Tips to make holidays more enjoyable
Holidays can be challenging for families affected by Alzheimer's. Try these tips to make the holidays easier and enjoyable for everyone.
The holiday season can cause mixed feelings for a family affected by Alzheimer's disease or other dementia.
While typically a time for celebration, families may experience a sense of loss for the way things used to be. For caregivers, the holidays may create added work. You'll also have to consider the needs of the person with dementia during holiday decorating and gatherings.
By adjusting your expectations and modifying some traditions, you may find meaningful ways to celebrate holidays.
Creating a safe and calm space
To create an appropriate environment during the holidays for the person with dementia:
Tone down decorations. Avoid blinking lights or large decorative displays that can cause confusion. Avoid decorations that cause clutter or require you to rearrange a familiar room.
Avoid safety hazards. Substitute electric candles for burning candles. If you light candles, don't leave them unattended. Avoid fragile decorations or decorations that could be mistaken for edible treats, such as artificial fruits. If you have a tree, secure it to a wall.
Play favorite music. Familiar or favorite holiday music may be enjoyable. Adjust the volume to be relaxing and not distressing.
Adapting holiday activities
To help the person with dementia enjoy the holidays:
Prepare together. Mix batter, decorate cookies, open holiday cards or make simple decorations. Focus on the task rather than the outcome.
Host a small gathering. Aim to keep celebrations quiet and relaxed.
Avoid disruptions. Plan a gathering at the best time of day for the person with dementia. Keep daily routines in place as much as possible.
Provide a quiet place. If you are having guests over, provide a quiet place for the person with dementia to have time alone or to visit with one person at a time.
Plan meaningful activities. You might read a favorite holiday story, look at photo albums, watch a favorite holiday movie or sing songs.
Keep outings brief. If you'll be attending a holiday gathering, plan to be brief or be prepared to leave early if necessary. Make sure there is a place to rest or take a break.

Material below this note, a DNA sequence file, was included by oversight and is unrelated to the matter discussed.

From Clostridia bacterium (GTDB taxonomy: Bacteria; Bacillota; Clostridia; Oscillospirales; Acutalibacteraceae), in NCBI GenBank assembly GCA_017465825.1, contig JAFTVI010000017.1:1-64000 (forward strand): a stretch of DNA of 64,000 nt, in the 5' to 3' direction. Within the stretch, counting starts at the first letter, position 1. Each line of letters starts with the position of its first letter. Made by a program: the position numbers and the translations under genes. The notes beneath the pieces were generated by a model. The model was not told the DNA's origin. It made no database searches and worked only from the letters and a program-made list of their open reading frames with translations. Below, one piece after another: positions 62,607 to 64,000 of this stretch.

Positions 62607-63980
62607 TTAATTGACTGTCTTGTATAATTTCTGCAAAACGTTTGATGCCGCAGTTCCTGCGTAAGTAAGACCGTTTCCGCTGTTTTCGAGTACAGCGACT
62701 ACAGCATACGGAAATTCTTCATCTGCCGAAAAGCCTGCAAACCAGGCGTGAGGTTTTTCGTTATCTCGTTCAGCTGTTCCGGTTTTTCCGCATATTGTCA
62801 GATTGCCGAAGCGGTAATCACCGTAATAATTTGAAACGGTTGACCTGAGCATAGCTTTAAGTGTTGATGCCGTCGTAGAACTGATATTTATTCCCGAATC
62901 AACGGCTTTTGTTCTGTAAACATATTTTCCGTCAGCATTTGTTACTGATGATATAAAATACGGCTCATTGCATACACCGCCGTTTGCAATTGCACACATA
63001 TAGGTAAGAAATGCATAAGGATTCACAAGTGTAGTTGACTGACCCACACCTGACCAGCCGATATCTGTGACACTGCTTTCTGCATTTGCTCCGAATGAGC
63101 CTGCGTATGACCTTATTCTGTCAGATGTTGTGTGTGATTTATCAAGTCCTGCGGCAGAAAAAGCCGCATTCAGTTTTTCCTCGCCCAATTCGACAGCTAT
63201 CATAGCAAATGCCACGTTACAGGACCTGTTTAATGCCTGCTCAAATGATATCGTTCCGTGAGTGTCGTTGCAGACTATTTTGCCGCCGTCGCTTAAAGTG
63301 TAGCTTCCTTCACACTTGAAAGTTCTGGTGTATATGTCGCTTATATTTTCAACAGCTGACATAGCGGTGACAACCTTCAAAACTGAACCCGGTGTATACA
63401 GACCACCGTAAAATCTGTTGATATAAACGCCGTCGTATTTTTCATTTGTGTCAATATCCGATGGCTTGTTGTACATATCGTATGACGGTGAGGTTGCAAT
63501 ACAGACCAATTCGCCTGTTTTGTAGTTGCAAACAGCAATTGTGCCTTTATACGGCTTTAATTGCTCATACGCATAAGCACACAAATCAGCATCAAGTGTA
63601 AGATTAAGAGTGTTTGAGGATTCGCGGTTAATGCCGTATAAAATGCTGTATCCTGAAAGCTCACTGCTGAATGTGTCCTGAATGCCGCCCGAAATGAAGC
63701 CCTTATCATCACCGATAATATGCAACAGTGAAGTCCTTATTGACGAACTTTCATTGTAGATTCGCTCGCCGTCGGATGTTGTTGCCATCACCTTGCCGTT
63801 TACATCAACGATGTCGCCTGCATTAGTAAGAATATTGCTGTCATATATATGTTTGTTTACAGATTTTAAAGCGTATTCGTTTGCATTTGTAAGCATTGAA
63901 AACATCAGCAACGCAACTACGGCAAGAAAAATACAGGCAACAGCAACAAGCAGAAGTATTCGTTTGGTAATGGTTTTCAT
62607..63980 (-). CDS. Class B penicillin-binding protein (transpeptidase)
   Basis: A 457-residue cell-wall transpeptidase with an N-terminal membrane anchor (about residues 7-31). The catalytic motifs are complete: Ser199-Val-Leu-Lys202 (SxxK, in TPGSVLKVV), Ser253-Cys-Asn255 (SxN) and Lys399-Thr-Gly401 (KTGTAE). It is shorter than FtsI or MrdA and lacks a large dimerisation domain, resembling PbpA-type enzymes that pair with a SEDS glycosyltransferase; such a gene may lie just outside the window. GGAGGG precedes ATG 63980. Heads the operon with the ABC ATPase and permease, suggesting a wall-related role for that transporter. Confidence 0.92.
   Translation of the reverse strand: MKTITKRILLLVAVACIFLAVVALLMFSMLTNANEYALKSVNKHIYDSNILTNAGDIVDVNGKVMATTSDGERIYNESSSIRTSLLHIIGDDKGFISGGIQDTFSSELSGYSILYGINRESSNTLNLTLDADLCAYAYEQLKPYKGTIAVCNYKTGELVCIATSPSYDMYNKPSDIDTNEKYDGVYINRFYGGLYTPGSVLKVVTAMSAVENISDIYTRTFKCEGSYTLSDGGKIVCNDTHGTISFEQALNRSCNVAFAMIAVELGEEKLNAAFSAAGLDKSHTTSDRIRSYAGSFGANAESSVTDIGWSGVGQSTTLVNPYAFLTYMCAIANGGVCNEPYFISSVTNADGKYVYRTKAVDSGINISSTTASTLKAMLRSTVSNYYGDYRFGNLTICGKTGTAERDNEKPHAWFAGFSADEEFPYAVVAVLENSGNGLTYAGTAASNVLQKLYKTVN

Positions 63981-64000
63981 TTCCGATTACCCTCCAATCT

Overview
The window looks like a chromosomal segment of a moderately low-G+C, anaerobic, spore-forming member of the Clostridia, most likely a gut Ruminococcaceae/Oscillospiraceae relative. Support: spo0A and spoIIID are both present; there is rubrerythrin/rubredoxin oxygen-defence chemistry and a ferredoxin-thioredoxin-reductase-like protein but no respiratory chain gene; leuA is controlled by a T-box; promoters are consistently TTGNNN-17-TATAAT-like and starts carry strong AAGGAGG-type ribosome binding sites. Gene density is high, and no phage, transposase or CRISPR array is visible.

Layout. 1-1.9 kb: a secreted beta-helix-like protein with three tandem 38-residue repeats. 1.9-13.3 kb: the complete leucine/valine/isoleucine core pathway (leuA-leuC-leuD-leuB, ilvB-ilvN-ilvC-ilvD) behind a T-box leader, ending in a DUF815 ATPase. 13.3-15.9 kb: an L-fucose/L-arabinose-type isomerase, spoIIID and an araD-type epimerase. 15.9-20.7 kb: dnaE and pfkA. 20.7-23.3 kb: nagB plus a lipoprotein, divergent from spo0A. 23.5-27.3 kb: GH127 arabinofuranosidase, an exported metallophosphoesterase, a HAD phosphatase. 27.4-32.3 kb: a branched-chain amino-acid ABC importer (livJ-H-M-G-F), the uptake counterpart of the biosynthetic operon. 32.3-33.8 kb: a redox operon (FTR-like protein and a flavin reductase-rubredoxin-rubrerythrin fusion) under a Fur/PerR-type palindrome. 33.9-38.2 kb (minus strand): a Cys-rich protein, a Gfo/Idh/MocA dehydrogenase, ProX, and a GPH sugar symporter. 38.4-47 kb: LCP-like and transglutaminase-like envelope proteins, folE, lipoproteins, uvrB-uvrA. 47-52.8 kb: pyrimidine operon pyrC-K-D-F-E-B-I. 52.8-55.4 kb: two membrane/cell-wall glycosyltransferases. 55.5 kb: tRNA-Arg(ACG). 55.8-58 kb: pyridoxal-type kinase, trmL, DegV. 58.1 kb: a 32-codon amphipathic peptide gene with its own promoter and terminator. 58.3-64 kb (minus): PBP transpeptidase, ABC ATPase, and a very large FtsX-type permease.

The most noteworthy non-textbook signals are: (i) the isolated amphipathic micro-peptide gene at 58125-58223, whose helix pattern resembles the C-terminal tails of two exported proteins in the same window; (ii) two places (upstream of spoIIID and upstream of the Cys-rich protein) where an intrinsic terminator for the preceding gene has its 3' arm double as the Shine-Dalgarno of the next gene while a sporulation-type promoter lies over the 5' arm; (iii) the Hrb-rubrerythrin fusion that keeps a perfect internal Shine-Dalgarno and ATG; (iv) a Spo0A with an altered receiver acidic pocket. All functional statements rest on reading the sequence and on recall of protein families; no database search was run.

Celebrating at a care facility
If your family member lives in a nursing home or other care facility, try these ideas:
Celebrate in the most familiar setting. Because a change in environment can cause distress, consider holding a small family celebration at the facility. You might participate in holiday activities planned for the residents.
Minimize visitor traffic. Arrange for a few family members to drop in on different days. A large group may be overwhelming.
Preparing holiday visitors
To help visitors prepare for holiday time with a person with dementia:
Provide an update. Let guests know ahead of time about any changes in behavior or memory since their last visit. Providing a recent photo can help people prepare for changes in appearance.
Offer communication tips. Suggest ways for guests to listen patiently, such as not criticizing repeated comments, not correcting errors and not interrupting.
Suggest activities. Tell guests ahead of time what activities you have planned or suggest something they might bring, such as a photo album.
Taking care of yourself
Self-care is crucial for caregivers during the holidays. To make the season enjoyable:
Pick and choose. Focus on the holiday activities and traditions that are most important to you. Remember that you can't do it all.
Manage others' expectations. Set realistic expectations for what you can contribute to family holiday celebrations.
Delegate. Let family and friends help with cleaning, addressing cards and shopping for gifts.
Make time for yourself. Ask a family member or friend to give you a break so that you can enjoy a holiday outing without care giving responsibilities.
Trusting your instincts
Simplifying celebrations, planning ahead and setting boundaries can help you minimize stress and create a pleasant holiday experience for you and the person with dementia.